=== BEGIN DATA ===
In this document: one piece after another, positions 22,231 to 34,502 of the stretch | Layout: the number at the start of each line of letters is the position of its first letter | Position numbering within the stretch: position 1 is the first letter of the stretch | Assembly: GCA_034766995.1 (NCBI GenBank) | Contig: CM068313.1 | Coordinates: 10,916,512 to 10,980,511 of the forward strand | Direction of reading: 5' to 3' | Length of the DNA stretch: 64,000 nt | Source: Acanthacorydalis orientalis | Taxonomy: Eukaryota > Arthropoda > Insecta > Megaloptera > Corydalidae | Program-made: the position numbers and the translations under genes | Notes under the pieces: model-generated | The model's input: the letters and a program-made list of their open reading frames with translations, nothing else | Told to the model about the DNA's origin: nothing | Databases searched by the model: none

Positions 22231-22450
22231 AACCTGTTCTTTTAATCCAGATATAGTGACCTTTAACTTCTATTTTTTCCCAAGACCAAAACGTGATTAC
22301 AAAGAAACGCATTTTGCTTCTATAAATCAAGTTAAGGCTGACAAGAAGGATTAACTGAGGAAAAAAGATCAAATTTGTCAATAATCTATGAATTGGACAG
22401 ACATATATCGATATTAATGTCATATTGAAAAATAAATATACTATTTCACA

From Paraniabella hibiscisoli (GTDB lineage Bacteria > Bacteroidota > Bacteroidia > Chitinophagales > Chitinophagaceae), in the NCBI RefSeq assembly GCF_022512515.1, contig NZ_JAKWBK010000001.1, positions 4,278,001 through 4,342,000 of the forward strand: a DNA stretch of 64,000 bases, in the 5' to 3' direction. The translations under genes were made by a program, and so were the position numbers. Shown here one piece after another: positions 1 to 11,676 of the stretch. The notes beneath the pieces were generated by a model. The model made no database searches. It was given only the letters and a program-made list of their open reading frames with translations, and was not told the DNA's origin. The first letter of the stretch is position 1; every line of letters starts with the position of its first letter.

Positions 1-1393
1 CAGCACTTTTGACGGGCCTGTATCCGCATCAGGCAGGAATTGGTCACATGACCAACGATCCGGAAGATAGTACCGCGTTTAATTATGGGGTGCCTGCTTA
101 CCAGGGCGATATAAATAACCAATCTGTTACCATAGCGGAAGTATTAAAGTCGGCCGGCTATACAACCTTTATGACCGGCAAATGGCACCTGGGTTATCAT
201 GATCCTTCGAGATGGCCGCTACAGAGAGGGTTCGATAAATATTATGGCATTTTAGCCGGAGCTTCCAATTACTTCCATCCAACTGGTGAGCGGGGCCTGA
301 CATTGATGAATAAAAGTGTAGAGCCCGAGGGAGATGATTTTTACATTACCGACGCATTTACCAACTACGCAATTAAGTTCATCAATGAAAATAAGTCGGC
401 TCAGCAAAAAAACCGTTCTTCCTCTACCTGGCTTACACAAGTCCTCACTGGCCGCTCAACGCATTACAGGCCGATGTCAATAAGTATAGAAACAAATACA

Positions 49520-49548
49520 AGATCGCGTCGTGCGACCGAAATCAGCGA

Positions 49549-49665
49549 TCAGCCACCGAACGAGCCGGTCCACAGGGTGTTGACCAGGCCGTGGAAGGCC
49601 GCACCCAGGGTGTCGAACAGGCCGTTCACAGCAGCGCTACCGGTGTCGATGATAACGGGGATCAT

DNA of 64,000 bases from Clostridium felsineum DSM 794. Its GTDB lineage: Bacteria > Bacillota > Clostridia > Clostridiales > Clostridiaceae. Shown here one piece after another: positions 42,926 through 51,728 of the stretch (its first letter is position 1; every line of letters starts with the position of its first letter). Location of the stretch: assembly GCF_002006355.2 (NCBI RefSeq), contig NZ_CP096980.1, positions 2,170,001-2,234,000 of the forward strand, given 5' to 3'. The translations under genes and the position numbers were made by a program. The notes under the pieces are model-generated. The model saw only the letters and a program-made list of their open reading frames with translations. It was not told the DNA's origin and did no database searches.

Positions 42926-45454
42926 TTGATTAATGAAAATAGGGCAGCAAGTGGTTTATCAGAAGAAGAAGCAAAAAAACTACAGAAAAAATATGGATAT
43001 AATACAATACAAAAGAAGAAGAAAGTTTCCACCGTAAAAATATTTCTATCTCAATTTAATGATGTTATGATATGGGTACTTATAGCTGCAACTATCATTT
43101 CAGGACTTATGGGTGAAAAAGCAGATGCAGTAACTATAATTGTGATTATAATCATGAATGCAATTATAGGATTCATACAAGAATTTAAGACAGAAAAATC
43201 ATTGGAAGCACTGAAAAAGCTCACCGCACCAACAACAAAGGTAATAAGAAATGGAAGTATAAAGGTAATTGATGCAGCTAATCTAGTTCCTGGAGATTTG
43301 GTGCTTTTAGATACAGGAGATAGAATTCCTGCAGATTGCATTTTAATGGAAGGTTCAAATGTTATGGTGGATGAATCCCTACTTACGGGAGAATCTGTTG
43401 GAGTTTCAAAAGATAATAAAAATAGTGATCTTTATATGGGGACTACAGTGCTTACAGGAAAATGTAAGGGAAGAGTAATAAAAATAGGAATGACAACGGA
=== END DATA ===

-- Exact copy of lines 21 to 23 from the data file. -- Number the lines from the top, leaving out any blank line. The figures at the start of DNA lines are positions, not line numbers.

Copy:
43001 AATACAATACAAAAGAAGAAGAAAGTTTCCACCGTAAAAATATTTCTATCTCAATTTAATGATGTTATGATATGGGTACTTATAGCTGCAACTATCATTT
43101 CAGGACTTATGGGTGAAAAAGCAGATGCAGTAACTATAATTGTGATTATAATCATGAATGCAATTATAGGATTCATACAAGAATTTAAGACAGAAAAATC
43201 ATTGGAAGCACTGAAAAAGCTCACCGCACCAACAACAAAGGTAATAAGAAATGGAAGTATAAAGGTAATTGATGCAGCTAATCTAGTTCCTGGAGATTTG